Onion Bulb Production


Red Creole
Red Pinoy
Yellow Granex (Hybrid)

Seed Establishment and Seed Sowing (Nursery)

Seedbed should be located in a weel-drained, friable soil with good water holding capacity and high organic matter content. If soil pH is lower than 5.8 lime application is necessary at the rate of 3 tons/ha applied one month before transplanting.

Land should be prepared by thorough plowings and harrowings. Level and pulverize the soil to facilitate formation of beds (1 meter wide and 20 m long.) Prior to seed sowing, sterilize the beds by burning rice straw on top or by pouring boiling water to prevent pest and disease infestation.

Broadcast chicken manure or compost at the rate of 10t/ha combined with 10 bags 14-14-14. Space 10-15 cm between rows and sow seeds evenly in a row at 5-6 seeds/inch with seeding depth of 1/2 inch. Appoximately 25 grams of seeds is needed per square meter. Irrigation should be applied adequately in the field right after seed sowing. Seeds will germinate at about 7-10 days after sowing and are ready for transplanting 45 days after sowing.

Land Preparation and Formation of Beds

Prepare the field by 2 plowings and 2 harrowings. Level and pulverize the soil to a fine texture to facilitate formation beds.

Raised beds are constructed at 0.5 meter wide by 20 m long (maximum) by 15 cm high. Double row beds will be prepared with a distance of 20-25 cm between hills and with a hole depth of at least 3.5 cm.

Basal Fertilization and Transplanting

Basal application of chicken dung or compost at the rate of 10t/ha combined with 10 bags 14-14-14 will be applied in the prepared hole and then cover thinly with fine soil.

Transplant one seedling in each hole by pressing downward the base of the seedlings so that the roots will have a good contact with the soil. Irrigate after transplanting.

Seedlings are ready for transplanting 45 days after sowing or when the seedlings are about pencil-size in ten diameter, has 5 visible leaves and a height of at least 15 cm.


First side-dressing will be done ten days after transplanting with 3 bags/ha of Urea mixed with 2 bags/ha of Muriate of Potash or approximately 15 grams Urea and 10 grams Muriate of Potash per square meter.


Irrigation should be applied after transplanting. Weekly irrigation is done or whenever necessary. More frequent watering when the bulbs are developing. Do not irrigate 3-45 days before harvesting or when 20-30% of the plant tops fall over naturally.

Cultivation and Weeding

Cultivation and hand weeding should be done 10 days after transplanting to be followed two to three times more to make sure that the weeds are checked and the plants do not become waterlogged.

Hilling-up is done 3 weeks before the harvest to avoid greening of onions.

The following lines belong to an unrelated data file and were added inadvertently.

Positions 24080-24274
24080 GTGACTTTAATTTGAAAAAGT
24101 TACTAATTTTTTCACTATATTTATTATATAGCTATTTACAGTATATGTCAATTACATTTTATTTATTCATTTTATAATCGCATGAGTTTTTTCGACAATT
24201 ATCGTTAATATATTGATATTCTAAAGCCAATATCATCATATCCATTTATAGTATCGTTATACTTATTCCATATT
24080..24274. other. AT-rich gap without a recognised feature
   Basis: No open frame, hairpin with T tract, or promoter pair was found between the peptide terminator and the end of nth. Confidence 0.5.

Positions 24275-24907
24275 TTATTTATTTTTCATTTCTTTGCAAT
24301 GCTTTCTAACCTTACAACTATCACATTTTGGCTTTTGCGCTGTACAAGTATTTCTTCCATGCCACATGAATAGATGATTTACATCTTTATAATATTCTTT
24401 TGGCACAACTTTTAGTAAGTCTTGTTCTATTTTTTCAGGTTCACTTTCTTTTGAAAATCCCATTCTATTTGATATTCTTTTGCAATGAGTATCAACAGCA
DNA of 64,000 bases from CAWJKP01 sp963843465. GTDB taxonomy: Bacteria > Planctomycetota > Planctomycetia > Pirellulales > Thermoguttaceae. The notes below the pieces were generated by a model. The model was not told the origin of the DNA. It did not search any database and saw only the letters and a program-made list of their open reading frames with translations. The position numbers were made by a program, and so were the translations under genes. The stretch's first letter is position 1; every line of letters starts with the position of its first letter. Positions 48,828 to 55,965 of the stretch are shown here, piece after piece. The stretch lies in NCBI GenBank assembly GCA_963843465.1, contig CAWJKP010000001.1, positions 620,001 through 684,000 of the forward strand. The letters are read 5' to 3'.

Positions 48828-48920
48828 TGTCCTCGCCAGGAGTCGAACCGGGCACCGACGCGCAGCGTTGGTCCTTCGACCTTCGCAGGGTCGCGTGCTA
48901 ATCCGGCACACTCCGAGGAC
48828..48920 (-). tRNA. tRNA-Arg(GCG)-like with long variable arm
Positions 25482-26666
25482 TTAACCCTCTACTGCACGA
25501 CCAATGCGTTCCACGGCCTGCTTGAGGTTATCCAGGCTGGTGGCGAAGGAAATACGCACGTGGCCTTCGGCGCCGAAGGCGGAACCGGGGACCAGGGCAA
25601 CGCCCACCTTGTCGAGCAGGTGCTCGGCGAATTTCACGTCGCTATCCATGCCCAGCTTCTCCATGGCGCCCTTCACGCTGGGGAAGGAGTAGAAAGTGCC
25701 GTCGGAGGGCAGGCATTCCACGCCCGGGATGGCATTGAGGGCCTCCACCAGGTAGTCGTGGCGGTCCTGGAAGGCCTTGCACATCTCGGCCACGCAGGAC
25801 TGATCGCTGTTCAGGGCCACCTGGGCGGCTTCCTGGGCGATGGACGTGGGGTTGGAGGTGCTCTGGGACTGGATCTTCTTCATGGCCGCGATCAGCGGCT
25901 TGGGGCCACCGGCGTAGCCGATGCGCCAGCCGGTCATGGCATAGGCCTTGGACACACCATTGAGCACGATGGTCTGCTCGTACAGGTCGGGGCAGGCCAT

Insect Pests and Disease Control

Thrips. Abundant during dry season. Adults and nymphs rasp the leaf surface and suck juice from the leaf. The leaves appear slippery with sunken areas that later dry up resulting to weakened plant, reduced growth and lower yields.

Examine closely some plants from 14 m perimeter of the field by pulling the leaves apart at the base. It attack is severe, employ chemical control.

Armyworms. The larvae bore into the onion leaves and fed leaving the exterior almost intact. Damage is worse in weedy fields. Thorough land preparation is done to destroy the egg laying sites and feeding source. Chemical control is recommended.
Cutworms. Larvae feed at night and hide near their feeding site during the day. They roll when disturbed.

Purple Bloch. Fungal disease that occurs on leaves, bulbs, flowers, and survives in crop residues. Lesions start at small sunken area with dark purple center. Infection of the bulb occurs as the plant approaches maturity. A combined approach involving cultural and chemical control is necessary.

Sooty Mold. Occurs generally after the bulbs have been harvested. This is favored by high temperature and humidity. Curing the Onions quickly with good ventilation is necessary.

Bacterial Soft Rot. Bulbs that have mechanical injuries/bruises are susceptible. Make sure that plants are mature before harvest. Provide proper ventilation during the curing, packing and transport.

Fungal spraying is done o prevent fungal diseases. Spraying starts 12 days from sowing and weekly thereafter.

Harvesting and Curing

Harvest the crop as soon as the necks of the plants tends to fall down or when 75% of the stems are fallen over. Harvesting is done manually by pulling the matured bulbs.

Harvesting bulbs are placed in the field for 2-3 days before bringing them to the curing house. However, if rain occurs, the bulbs should be brought immediately to the curing house.

The curing house should be well ventilated and relative dry. Harvested bulbs are air-dried or cured 3-4 weeks until the neck is soft and dry (closed).

Remove or cut tops with shears 1.5 -2.5 cm. from stem end of the bulbs. Do not remove outer scales. Place the bulbs on racks made of tiers of bamboo, wood or netted wire. Put the racks in a well-ventilated shed.


Trim the onion roots and leaves right after harvest or one day after filling them under the sun. Use sharp knife or scythe and cut 4-6 cm from the bulb.

Clean the bulbs by peeling-off the outer peelings. Arrange in crates and store in well-ventilated place free from high moisture and expose to the sun.

Source: www.da.gov.ph, photo from pas.byu.edu

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